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Local heroes


Lebanese design is an alluring mix of local craftsmanship and contemporary style, writes Helen Assaf

Helen Assaf,


Standing at the crossroads between East and West, Lebanon has long been recognised as a cosmopolitan haven. When designer Nada Debs arrived back in her home country in 1999, however, there was a feeling that, as least as far as design was concerned, West was considered decidedly best.

‘At the time people wanted European designs. I wanted them to be proud of their heritage, to show that it can be beautiful in a modern context. I wanted to show Lebanon that we can have Lebanese design and manufacturing,’ recalls Debs. Her ambition was realised with her locally produced items, many of which have become modern classics. The East & East collection features stylised versions of traditional pieces, such as the Arabian Nights mirror, which combines resin and Plexiglas with mother of pearl. In the more contemporary East & West collection, items such as the Pebble series of furniture take their inspiration from local surroundings, in this case the pebbles on the beach at Batroun, north of Beirut. Debs’s success has led to the opening of two outlets, which face each other in Saifi Village; the Gallery for furniture and the Boutique for accessories. The latter, explains Debs, was created to make her designs more accessible while offering smaller items that visitors can take home easily.

According to Debs, the local design scene has come a long way since she set out to change the status quo. Saifi Village, a pedestrianised area on the edge of the Beirut Central District, is proof of this, having become a hub for much of Lebanon’s booming local design scene. It is here that Bokja, founded by Hoda Baroudi and Maria Hibri, opened its doors, long after it had developed a cult following among many Hollywood celebrities far beyond Lebanon’s shores. Bokja’s brightly hued furniture, produced in partnership with local artisans, reflects the Beirut-based duo’s love for vintage furniture and ancient textiles from the Levant and countries along the Silk Road. For Bokja, the essential attributes of colour and craftsmanship are ‘a celebration of life and its unending possibilities’.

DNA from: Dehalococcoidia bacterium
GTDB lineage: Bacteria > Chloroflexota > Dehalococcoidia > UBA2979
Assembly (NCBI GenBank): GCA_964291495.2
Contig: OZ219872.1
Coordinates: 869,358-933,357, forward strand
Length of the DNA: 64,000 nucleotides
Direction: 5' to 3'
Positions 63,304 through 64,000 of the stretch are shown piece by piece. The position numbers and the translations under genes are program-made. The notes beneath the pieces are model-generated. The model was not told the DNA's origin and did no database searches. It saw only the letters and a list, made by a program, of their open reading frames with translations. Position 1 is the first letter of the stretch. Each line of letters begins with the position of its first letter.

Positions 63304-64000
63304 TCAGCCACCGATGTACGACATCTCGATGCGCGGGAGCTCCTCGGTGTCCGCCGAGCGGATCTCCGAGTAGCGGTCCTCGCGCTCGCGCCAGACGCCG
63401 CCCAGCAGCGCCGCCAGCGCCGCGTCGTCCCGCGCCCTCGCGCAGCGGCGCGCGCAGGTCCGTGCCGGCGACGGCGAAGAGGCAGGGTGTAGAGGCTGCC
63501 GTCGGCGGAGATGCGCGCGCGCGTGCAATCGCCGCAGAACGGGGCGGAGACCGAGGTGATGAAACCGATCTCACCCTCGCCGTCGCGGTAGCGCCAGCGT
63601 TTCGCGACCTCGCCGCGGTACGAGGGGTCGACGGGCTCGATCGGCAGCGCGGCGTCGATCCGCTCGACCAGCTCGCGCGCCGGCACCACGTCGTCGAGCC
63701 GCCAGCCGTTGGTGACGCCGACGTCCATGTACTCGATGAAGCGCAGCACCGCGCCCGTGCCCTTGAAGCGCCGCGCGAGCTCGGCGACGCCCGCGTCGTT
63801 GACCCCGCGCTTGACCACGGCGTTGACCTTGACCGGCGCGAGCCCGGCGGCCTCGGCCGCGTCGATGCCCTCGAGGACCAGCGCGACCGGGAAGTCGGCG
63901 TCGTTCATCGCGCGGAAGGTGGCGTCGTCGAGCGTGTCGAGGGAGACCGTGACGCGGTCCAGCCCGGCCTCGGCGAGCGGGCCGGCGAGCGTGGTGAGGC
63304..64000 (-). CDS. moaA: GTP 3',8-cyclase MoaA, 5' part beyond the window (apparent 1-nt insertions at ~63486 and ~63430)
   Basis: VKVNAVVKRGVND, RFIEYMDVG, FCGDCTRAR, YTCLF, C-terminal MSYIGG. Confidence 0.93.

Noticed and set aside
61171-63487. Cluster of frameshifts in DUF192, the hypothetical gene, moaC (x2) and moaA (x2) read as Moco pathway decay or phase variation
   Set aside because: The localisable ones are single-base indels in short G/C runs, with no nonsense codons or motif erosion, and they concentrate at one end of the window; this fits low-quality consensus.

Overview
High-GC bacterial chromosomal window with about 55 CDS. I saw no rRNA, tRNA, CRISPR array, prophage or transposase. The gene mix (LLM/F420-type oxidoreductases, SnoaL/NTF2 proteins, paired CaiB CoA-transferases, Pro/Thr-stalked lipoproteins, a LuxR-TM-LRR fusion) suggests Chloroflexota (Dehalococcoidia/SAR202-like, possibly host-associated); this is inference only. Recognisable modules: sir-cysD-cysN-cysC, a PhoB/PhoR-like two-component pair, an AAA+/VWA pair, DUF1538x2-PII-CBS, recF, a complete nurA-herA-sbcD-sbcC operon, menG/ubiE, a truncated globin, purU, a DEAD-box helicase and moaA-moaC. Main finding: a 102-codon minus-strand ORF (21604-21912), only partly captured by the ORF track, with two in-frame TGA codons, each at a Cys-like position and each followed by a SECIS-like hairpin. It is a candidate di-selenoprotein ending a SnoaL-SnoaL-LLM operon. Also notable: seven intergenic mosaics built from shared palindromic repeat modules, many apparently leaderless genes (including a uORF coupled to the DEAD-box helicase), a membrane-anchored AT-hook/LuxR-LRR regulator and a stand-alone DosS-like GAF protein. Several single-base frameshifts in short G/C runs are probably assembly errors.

Situated across town, Orient 499 has become a byword for modern chic with regional roots. The brainchild of Frank Edouard Luca and Aida Kawas, the store opened on Omar Daouk Street in August 2006 and houses a frequently updated collection of furniture, homeware, clothes, jewellery and bath items. The vast majority is designed by Luca and Kawas, although the boutique also sells jewellery by Nada Zeini and works by Hubert Fattal and Karen Chekerdjian. ‘We’ve been approached by many designers, but I’m very picky,’ says Luca. ‘The design has to move me.’ Luca, who has never formally learned design, describes his own work as coming ‘from the heart’. All the items are produced by Levantine artisans, employing the needlework skills of Lebanese women, mother of pearl inlay from Syrian ateliers and hand-hammered metal from Tripoli, among others.

A fresh approach to traditions has also taken root in the country’s dining scene. Café Blanc opened its first outlet in Beirut in the ABC Ashrafieh mall in 2005, offering a menu of reinvented Lebanese classic dishes. Local designers were asked to contribute to the project. Several years before fashion designer Milia M gained international recognition, Café Blanc commissioned her to redesign the sherwal (traditional Middle Eastern trousers), which she brought into the 21st century with edgy style details and denim fabric. To reinvent the narguileh (hookah pipe or ‘hubbly bubbly’), Café Blanc called on Joseph el Khoury, founder of Lebanese design company Ex Nihilo, who dreamed up a minimalist silhouette. As well as being able to enjoy such design elements while dining, clients can also purchase their own versions in the café’s boutique, along with a selection of teas and accessories.

Debs cites the accessibility of local craftspeople working in diverse mediums and willing to produce in small quantities as one of the key drivers of the Lebanese design scene. This has also been noted by style maven Tyler Brûlé, editor-in-chief of Monocle magazine, who recently bought an apartment in Beirut. Writing for the Financial Times recently, he observed that focusing on ‘encouraging a culture of craft’ puts Lebanon in a prime position to differentiate itself from its neighbours by offering a unique visitor experience. A browse through the local design scene is all it takes to prove him right.

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